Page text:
Ask Your Question

Revision history [back]

click to hide/show revision 1
initial version

Your specific query about "elevated permissions only within specific tenant" is a bit to general to answer directly. Some things are very easy to control and other things are not. I will try to give you an overview of how the permissions system works so that you can determine if the specific goal you are trying to for is possible.

Roles in keystone are per tenant. When you authorize with keystone you send in a user name, tenant name and password get a token. This token has one or more roles associated with it. For example when you authorize you may have the role "member" or the role "admin".

Policies map roles to capabilities. Each project contains a policy file (or equivalent) that maps roles to capabilites. In most cases the default mapping is very simple. For example the default rule to terminate a vm is admin_or_owner. This means that either a) the tenant name you used when authorizing matches the tenant of the vm or you have the role "admin" in the tenant you used when authorizing.

By default the admin role can do cross-tenant actions. This is the reason for the comment "Typical use is to only create administrative users in a single project". If you have the "admin" role in most cases this means you can do any action on objects owned by ANY TENANT. Perhaps this should have been named "superuser" or some such but this is why giving the admin role in arbitrary tenants is dangerous and usually not what you want.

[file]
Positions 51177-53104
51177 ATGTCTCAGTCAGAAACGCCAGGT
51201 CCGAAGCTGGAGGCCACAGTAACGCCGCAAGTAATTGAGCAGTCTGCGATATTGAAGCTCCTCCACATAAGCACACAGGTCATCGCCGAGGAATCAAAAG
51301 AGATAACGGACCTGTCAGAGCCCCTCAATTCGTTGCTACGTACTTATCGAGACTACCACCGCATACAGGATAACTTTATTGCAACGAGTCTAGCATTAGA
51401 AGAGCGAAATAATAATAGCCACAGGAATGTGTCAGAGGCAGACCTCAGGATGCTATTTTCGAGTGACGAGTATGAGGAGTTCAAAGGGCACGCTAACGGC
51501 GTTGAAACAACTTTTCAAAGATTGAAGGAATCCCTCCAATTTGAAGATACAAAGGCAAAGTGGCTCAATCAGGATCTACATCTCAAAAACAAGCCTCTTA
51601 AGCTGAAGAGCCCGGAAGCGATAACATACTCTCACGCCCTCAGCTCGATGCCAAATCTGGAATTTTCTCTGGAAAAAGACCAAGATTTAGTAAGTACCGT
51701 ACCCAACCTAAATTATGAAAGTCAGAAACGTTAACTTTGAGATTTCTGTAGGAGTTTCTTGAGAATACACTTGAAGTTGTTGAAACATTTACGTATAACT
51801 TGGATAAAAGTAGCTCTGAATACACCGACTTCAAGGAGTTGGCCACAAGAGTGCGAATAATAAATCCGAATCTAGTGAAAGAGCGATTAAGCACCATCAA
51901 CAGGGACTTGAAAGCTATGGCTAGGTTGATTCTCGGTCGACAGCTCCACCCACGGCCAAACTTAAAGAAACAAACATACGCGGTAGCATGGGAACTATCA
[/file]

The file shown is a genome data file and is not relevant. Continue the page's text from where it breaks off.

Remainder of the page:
You can change access to specific actions per tenant. It is possible to modify the role mapping and policy to limit actions in a tenant. For example you could create a role called instance_terminator and require that role for terminating instances. You could also allow access to certain api extensions via special roles.

Elevated permissions only within specific tenant. In my experience, when people ask about this they are requesting a way for a "project admin" to be able to add and remove capabilities to other users in the project. It isn't possible to do this today without some code changes. You would need to create specific roles for all of the actions that you would like control over and you would need a role (call it "projectadmin") that has the ability to a) add and remove users from projects where he has this "projectadmin" role and b) add and remove roles that he has in that project to other users. I think both of these require small changes to the keystone policy checking code to pass in more information when the policy is checked for add_user_to_project and/or add_role